Nova Scotia·health hacks

How to complain about health care and actually be heard

Health-care consultant Mary Jane Hampton offers tips for knowing who to call — and what to say — when you're not happy with the care you've received.

Health-care consultant Mary Jane Hampton shares her health hacks with CBC's Information Morning

Health-care consultant Mary-Jane Hamptons says there are few resources online for patients who want to raise legitimate concerns with their providers. (Robert Short/CBC)

This is part of a series from CBC's Information Morning where Halifax health-care consultant Mary Jane Hampton discusses her "health hacks" — ways to make your experience with the health-care system better.

While it can seem like there's plenty to complain about with health care in Nova Scotia, consultant Mary Jane Hampton says patients have a better chance of being heard if they follow a few simple steps.

"My first advice is not call the health minister. I think that there is actually an inclination to do that more frequently than is really helpful," Hampton told CBC's Information Morning.

She said there are few resources that effectively guide people on how to make a complaint so it's up to patients to find their voice. But that's not always easy.

"It's important to acknowledge that in the patient-provider relationship there is a natural and immediate power imbalance," she said. "As a patient you already feel intimidated, you feel that the white coat in front of you is the expert and you're not."

Mary Jane Hampton is a health-care consultant and a columnist on CBC's Information Morning. (Robert Short/CBC)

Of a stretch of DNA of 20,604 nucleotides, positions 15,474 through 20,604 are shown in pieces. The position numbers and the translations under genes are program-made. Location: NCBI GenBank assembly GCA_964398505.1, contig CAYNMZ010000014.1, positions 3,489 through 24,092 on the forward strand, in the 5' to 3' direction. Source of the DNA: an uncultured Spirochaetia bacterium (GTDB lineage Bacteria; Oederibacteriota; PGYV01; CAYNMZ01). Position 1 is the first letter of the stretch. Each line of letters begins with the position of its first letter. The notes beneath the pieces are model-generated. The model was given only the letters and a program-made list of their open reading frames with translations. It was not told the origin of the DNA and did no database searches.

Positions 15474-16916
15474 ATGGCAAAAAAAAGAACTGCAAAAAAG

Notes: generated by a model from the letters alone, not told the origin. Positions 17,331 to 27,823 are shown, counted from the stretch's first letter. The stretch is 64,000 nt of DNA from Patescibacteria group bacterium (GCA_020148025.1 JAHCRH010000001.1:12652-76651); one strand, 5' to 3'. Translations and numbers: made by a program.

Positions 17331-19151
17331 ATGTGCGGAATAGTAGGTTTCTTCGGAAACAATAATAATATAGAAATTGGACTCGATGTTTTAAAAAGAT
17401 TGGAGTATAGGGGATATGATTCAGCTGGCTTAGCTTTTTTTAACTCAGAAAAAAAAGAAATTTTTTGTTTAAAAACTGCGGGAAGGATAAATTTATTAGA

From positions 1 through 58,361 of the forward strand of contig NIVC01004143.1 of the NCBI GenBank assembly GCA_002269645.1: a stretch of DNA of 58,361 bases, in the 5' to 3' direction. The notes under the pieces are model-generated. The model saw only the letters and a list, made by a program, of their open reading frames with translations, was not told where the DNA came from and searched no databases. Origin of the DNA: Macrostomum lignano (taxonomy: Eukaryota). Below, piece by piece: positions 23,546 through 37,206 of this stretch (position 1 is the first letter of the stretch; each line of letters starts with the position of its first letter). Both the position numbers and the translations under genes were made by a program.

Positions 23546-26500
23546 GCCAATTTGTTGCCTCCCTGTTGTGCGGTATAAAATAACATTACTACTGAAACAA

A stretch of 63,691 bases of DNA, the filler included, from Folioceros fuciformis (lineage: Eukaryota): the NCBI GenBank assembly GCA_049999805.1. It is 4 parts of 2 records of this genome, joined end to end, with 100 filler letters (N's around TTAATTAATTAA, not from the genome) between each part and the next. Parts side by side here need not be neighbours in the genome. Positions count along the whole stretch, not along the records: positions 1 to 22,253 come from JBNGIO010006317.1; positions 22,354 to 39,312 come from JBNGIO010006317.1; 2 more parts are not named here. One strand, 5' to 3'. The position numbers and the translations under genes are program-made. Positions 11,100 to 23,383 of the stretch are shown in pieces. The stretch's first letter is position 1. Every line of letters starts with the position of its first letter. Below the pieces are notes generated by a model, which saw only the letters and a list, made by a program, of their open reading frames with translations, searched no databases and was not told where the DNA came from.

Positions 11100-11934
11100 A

As important as it is to raise legitimate concerns, Hampton said there's no place in the health-care system for bullying or abuse.

Violence against doctors and nurses is a big problem that can't be ignored, she said.

"It ranges from being yelled at and sworn at right through to the other continuum of being beaten, kicked, spit on, hit. It's awful stuff," she said.

There's also research that shows abusive patients receive poorer care, Hampton said.

So how do you complain effectively? Hampton offers these tips for patients:

  • Find your voice and be calm. "If it can't be your voice then find someone who can speak on your behalf." That could be a family member, a friend or a patient representative.
  • Write everything down. That means dates, times, names and what happened.
  • Let the caregiver or staff member help. It's important to offer them an opportunity to solve the problem rather than immediately going over their head. The centralization of health care has taken the power away from those on the front line, said Hampton. Patients can help give that power back.
  • If the front-line worker can't or won't help, ask who you should speak to.
  • Don't make your complaint personal, unless it's about an issue of professionalism, in which case you should direct your concern to the right regulatory body and hospital administration.
  • It's just as important to give positive feedback. Patients can help shape the system by letting their providers know what they want and need.

Hampton said the key thing to remember is to be calm and only escalate the situation as far as you need to.

"Remember, the provider that you're dealing with today may well have just dealt with one of those really abusive patients or family members," she said. "I think we all need to be mindful of the fact that we're all human beings going through the system together."

With files from CBC Radio's Information Morning

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